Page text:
As a responsible cat owner, you’ve got your new kitten food and water bowls, adequate food, a comfortable cat bed, a litter box, scratching posts and of course toys to keep it entertained. But what about a kitten collar?
It’s common to see dogs wearing a collar for both identification and leash purposes, but for cats, it appears to be different. Not only are cats more panicky when it comes to things around their necks, but a lot of cat owners assume their cat doesn’t need a collar because most of the time it stays inside. Understanding the benefits of cat collars and how to choose the best one can actually help keep your cat safe from harm.
Why Should Your Kitten Wear a Collar?
Should I give my kitten a collar? This is a common question among cat owners. Well, the main reason cats should wear collars is to help identify them if they somehow get away from home. A kitten collar that comes with an ID tag is the fastest and easiest way for a stranger to identify your feline and contact you so you can bring it home safely.
For cats that roam both inside and outside, collars are practically a necessity as they can easily wander out of the back yard or get lost. But cats who stay inside almost all the time can also benefit from a collar. There is always the possibility of your cat getting out the door and wandering away from home. If your cat isn’t wearing a collar with an ID tag, it could be very hard to find it.
Nowadays, you can find a range of kitten collar models with reflective or glow-in-the-dark surfaces. These collars can be useful for an outdoor cat so it can be seen at nighttime as well as to make the cat safer if it is near roads – drivers will be more likely to see them.
The Concern About Collars
Although cat collars are certainly beneficial, they also present potential dangers. Many cat owners decide not to put a collar on their cats because they believe it’s easy for collars to get stuck on something and be strangled. This explains why veterinarians suggest using quick-release or breakaway collars. These collars are ideal for cats, particularly the ones that go outside and like to climb things.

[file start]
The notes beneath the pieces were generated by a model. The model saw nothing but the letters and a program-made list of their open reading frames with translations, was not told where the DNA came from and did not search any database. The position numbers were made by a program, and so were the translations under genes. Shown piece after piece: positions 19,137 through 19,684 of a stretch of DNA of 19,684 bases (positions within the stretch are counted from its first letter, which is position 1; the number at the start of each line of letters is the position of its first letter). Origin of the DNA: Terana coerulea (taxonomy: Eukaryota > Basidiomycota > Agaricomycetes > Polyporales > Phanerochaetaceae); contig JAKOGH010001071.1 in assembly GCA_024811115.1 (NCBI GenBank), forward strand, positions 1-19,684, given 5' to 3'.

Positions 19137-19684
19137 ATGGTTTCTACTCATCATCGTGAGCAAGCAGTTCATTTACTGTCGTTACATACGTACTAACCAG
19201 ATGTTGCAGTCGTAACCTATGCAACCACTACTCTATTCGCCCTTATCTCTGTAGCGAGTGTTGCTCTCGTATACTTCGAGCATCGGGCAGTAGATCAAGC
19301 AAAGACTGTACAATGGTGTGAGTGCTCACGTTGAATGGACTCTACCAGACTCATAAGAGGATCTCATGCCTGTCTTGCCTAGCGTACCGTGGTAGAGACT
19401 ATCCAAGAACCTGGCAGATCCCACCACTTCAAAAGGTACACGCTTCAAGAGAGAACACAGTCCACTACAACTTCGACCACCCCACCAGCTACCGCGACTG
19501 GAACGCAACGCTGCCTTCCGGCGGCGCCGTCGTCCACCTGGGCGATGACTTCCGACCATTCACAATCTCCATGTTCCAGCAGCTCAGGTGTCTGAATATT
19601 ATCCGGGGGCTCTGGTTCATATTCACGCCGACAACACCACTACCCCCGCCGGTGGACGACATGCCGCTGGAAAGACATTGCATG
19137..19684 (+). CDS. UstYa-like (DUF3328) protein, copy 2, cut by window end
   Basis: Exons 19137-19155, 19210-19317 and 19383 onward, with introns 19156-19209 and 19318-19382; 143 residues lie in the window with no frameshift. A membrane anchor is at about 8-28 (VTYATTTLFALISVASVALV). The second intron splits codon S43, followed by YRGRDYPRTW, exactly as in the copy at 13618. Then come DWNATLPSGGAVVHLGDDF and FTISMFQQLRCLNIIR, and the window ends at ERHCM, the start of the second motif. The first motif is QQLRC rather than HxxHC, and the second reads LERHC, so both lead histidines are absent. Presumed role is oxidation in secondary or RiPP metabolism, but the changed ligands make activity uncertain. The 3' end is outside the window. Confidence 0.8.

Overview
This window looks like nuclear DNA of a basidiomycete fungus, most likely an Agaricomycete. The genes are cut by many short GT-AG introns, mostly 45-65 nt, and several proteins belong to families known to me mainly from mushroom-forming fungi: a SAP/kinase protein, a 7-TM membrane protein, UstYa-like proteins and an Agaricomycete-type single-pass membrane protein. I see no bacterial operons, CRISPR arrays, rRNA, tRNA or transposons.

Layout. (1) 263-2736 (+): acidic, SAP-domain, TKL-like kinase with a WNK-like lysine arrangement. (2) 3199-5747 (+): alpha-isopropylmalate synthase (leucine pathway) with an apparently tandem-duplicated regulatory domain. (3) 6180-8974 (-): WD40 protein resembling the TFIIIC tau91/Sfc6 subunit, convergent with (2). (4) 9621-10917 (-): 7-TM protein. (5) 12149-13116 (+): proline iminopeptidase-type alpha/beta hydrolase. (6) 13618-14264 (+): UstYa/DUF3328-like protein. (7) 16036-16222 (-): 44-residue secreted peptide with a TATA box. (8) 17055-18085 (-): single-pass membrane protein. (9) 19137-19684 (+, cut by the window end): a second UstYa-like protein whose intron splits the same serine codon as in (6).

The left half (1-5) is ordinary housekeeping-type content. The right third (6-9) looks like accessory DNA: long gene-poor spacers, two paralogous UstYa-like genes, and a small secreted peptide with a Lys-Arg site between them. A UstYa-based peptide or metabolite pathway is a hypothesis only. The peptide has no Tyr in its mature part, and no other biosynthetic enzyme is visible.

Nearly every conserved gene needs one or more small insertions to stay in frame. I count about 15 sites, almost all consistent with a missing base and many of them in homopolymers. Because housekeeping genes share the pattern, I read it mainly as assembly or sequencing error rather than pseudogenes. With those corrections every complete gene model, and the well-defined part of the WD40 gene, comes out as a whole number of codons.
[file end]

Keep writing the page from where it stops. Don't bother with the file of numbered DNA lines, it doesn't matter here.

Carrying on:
Quick-release and breakaway collars can quick release in case the collar gets stuck on something, such as a tree branch. They are designed in a way that when pressure is put on the collar, it can snap sway, so your cat can be freed. This prevents that cat from choking if the collar gets snagged and won’t come loose. It’s also important to make sure the collar isn’t too tight. Tight collars, as well as those made of low-quality, non-breathable and thick materials, can dig into the skin of the cat, causing pain. Over time, this can even lead to skin infections.
How to Choose a Collar for Your New Kitten or Cat?
There are many options of collars for kittens and cats on the market to choose from. It’s your responsibility to choose one that is the most comfortable and safe for your feline friend to wear on a daily basis.
Besides finding a collar with a quick-release system, you must also pay attention to the collar’s size. Wondering what size collar for a kitten? It shouldn’t be loose that your cat can easily slip out of it but you should be able to slip two fingers in between the collar and your cat’s neck at all the times. This will ensure the collar is loose fitting enough to be comfortable.
Make sure to constantly check the size and fit of the collar as your cat grows. This way your cat won’t end up being uncomfortably trapped in a collar that is too tight. To ensure a proper fit, you’ll probably need to buy multiple new collars or adjust them over the course of your cat’s life.
Every time you get your cat a new collar, make sure you test it at home by putting it on your cat and then supervising it. Never put a new collar on your cat and leave it alone. You want to make sure it cannot manipulate the collar up toward its jaw or escape it.
How to Get a Kitten Used to a Collar?
As a rule of thumb, the sooner you introduce a collar and an ID tag to your kitten, the easier it will be. Like kids, kittens are sponges creating a picture of the world around them. If they’re introduced to collars and tags early on, they will accept it as a normal thing and move on. The earlier the better, but you will need to wait until your kitten is heavy enough to break the safety buckle of the collar that you’ve chosen. So, pay attention to your kitten’s weight before putting a collar on it.